has not! So much of this is so stellar, the soul-stirring yelping of
“Scenes de la Macumba” is memorable. The cuica on “Batterie de Cappela”
rules too as that mounts, holy batucada Batman! But the prolonged
“O Nosso Amor” from the night of the carnival (#10) is nearly as great
as the dance scene that features it in the film. Stirs the essence
of life…

-Thurston Hunger

Brick [coll] – [Lakeshore Records]

Thurston Hunger   9/7/2006   CD, Soundtrack

A recent favorite film melding Chinatown with the Breakfast
Club…not really, but better than calling it “bubblegumshoe.”
There’s ring-a-ding lingo in the film, but this regrettably
features no such spoken samples. It does feature an elongated
song/scene dangled by a bangled and baubled Natalie Wood-esque
(*high* praise) Nora Zehetner over a languid, cocktail
blues-jazz piano. Some other out-sourced sounds include a
rousing “Sister Ray” slice that is the knock-out punch from
the outgoing credits, a jumpy jivey Bunny Berigan piece and
also a mandolin-sweetened Riddle for the ritalin teens(?) from
Kay Armen, its simple lyrics recollect the more complicated
and clever nature of the dialogue in the film. The rest of the
CD features Nathan Johnson and the “Cinematic Underground.”
Johnson is the cousin of director Rian Johnson, and nepotism
worked well here. I was a little sucker-punched (not as badly
as the lead actor in the film though) as the lead-off version
of Emily’s Theme is fantastic and nothing quite matches that
acoustic guitar picked by a smoking cigarette over an alarm
clock rattling skeletal xylophone keys. Some of the other work
uses a little too much “Mike Hammer” rhodes piano for my taste,
but I suspect it’s meant as highest homage. Bowed glass is
nicely employed, and cluttery percussion helps keep the edge
up. Dry tapping/tumbling bass reminds me of Bradford Reed’s
amazing pencillina! Nice use of piano distance on many tracks.
Faves for me included “A Show of Hands”, “Knives in My Eyes”,
“The Brick of Brock”, “The Field”, “The Tunnel” and “Tug’s
Tale (Part 2)” with it’s slippery guitar. Recommended as is
the film itself. Who are you eating lunch with?

-Thurston Hunger

Machinist, The – “Machinist, The ” – [Mellowdrama Records]

Thurston Hunger   7/20/2006   CD, Soundtrack

So you know when you like something so much that you can’t
be trusted? That’s how I am about this film, and moreso about
the tremendous score by ROQUE BANOS. His music steals the show,
with theremin cobwebbing down beneath tiptoe harp steps…down
to the basement of your consciousness. Down there a trace of
BERNARD HERRMANN’s stem cells are growing on long violin bows.
Check out the stretching question marks of the main theme as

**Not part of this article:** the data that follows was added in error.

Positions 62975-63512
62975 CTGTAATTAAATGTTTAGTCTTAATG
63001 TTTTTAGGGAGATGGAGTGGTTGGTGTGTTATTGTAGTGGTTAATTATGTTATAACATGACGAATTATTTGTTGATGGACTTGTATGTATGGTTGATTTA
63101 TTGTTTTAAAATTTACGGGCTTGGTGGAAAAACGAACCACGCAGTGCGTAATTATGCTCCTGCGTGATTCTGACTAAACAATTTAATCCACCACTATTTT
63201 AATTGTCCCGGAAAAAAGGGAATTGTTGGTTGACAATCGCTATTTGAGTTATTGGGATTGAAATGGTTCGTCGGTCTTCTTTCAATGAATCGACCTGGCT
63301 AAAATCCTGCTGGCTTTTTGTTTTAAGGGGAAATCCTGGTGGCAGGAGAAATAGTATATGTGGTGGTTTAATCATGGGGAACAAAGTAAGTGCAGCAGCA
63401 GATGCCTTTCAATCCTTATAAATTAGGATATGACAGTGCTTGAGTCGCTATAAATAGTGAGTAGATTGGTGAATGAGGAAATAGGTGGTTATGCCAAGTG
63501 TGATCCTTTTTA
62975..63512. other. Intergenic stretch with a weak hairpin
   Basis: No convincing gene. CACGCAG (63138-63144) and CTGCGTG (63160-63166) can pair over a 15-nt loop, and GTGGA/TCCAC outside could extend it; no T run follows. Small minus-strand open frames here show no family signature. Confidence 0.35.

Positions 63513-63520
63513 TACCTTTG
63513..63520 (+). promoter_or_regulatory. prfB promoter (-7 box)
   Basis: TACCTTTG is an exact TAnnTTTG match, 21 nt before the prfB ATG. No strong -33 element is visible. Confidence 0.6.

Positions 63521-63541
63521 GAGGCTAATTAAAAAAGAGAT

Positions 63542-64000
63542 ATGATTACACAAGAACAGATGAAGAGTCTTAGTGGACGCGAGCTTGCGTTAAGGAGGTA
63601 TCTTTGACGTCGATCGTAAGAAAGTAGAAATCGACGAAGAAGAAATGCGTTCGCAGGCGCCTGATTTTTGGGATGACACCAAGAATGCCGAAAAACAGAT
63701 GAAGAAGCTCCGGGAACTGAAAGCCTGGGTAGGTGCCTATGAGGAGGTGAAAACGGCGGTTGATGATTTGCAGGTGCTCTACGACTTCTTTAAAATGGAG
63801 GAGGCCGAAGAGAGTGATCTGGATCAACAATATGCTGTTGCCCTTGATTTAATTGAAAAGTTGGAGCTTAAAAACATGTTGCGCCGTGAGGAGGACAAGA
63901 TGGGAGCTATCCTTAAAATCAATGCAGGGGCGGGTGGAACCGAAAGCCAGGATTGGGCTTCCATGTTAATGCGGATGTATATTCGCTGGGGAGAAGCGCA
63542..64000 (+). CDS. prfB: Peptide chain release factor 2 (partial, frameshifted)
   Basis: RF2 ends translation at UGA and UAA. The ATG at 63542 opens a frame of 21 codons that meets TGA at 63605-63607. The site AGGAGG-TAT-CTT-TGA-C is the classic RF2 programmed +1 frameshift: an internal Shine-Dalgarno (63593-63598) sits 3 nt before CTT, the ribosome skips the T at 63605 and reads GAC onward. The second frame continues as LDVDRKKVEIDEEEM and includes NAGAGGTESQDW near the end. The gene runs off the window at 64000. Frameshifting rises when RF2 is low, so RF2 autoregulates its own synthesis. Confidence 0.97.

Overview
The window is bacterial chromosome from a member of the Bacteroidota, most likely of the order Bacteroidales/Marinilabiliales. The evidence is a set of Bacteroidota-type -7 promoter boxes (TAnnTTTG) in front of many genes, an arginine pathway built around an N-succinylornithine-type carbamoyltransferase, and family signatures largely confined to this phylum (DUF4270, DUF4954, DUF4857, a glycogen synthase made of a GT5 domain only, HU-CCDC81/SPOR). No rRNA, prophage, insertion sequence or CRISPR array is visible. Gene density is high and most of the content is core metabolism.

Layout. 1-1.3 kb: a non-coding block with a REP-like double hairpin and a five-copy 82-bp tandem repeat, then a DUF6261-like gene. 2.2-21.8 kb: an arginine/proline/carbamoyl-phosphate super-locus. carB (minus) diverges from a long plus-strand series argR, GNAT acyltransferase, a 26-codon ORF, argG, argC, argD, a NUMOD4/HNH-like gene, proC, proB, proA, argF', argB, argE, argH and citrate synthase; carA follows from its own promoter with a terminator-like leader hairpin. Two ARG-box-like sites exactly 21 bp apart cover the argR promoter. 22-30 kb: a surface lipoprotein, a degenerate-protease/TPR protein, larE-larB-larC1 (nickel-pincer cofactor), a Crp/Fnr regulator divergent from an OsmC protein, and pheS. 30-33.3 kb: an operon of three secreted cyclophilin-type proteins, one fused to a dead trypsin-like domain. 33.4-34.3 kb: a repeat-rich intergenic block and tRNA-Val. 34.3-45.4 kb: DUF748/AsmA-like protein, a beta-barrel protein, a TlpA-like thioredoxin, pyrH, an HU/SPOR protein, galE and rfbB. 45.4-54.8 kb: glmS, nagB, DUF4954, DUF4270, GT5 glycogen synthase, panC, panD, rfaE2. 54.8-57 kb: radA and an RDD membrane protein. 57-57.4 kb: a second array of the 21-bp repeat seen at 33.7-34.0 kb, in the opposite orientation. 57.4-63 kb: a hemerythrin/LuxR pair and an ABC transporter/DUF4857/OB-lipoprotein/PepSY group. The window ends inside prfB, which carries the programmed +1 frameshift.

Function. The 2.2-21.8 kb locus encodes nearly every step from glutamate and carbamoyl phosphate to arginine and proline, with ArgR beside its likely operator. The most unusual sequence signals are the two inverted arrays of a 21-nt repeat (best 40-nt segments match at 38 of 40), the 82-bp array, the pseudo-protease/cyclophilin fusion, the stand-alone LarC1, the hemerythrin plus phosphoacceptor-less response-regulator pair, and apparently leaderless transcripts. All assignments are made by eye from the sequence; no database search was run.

heard on “Nikkolash’s Game” amongst others, hair-raisingly
beautiful. The motif sort of ebbs and flows till it vanishes.
Little xylophone drops of color get dropped into some passages,
but overall the weather is bleak and grey. Again the theremin
is used to paranoid perfection, this soundtrack is smeared
with it. As stark as the results are, the soundtrack really
works a varied palette, the results are as thin and effective
as Christian Bale yet as gorgeous as Aitana Sanchez.
Don’t sleep on this one. Trust me?!?

-Thurston Hunger

Penderecki, Krzysztof – “Manuscript Found At Saragoss, The ” – [Obuh Records]

Thurston Hunger   7/2/2006   12-inch, Soundtrack

When I first listened to this, it struck me as disjointed and
odd, especially the passages of stately classical music,
invoking Mozart and Vivaldi amidst a spider-climbing acoustic
guitar, electroautomatic plunks and skitters, sinister female
laughter, high soaring organ, dirty broken piano. Then I
watched the film (which fwiw was alternatively named “The
Saragossa Mannuscript”). Stories within stories, stark black
and white images, as sheer and haunting as the numerous skulls
that show up and are drunk from. A madman “Pasheko” having his
bipolar switch thrown by his innkeeper/master, in order to
tell a story of forbidden love. Succubi sisters, dead gypsy
brothers and don’t forget the Spanish Inquisition. An amazing
film, these dreams of music upon replay ignite the cinememories.
The soundtrack is the sensible thread to keep your way through
the truly disjointed and odd and tremendous film. In a way this
reminds me of Teiji Ito’s score to “Meshes of the Afternoon”
in more avant films, the soundtrack is so crucial, and really
inseparable from the film…even without a screen! For me this
film surpasses Jodorwksy’s “Holy Mountain,” and Penderecki’s
enchanted and enigmatic score is the key to the cabbalah.
Stellar Polish composer, film and label! Quite a “polished”
recording/transfer, sounds remarkably clean.
-Thurston Hunger

Doob Doob O’ Rama [coll] – [Normal Records]

Thurston Hunger   5/29/2006   CD, Soundtrack

I can’t explain it, and I ain’t apologizing, but
this stuff makes me giddy as a four-year old
eating his weight in chocoloate. Is it the
complete-frills approach, hyperactive charts,
Betty Boop vocals, slap-happy tabla. Male
and female wailing, man we *know* the story,
it’s the sway of love/sex. He wants, so does
she, but she’s going to make him work for it.
The breathy shrill vocals of the women here
drive me *insane* (um that’s the good insane,
I know not everyone’s into this). And the guys
are smooth, they get away with leering, the
way a handsome charmed prince does. A good
social critic would deplore the over-the-top
candy served up to India’s impoverished masses,
but that critic would miss a lotta fun. Sends
Shiva up and down my spine. -Thurston Hunger

Simovic & Drajec (soundtrack) – “Sexworld ” – [Stomach Ache]

Max Level   2/1/2006   7-inch, Soundtrack

Experimental archival material seems to be the stock in trade for the Dolor Del Estomago (Stomach Ache) label, who very likely doesn’t even have permission to be putting it out. Not surprisingly, I was unable to find ANY information on this particular 7″ online. Side A is a six-minute abstract cut-up thing with flutes, percussion, buzzing, and samples. Side B, at four and a half minutes, sounds like cheesy porn-movie background music, recorded off what might have been somebody’s TV speaker. Fake funky, with wah-wah guitar, etc.

East-West (soundtrack) – “East-West ” – [Sony Music Distribution]

Thurston Hunger   10/1/2005   CD, Soundtrack

“Indie films” — the IPO of the art world. This
film is not quite out yet, but looks like a
one woman – two men – two superpowers film.
Doyle is from Kenneth Branagh’s Theatre Company
where he acted as well as scored, er…make that
composed. This sdtk alternates portentious
string tingling arrangements and a few Men’s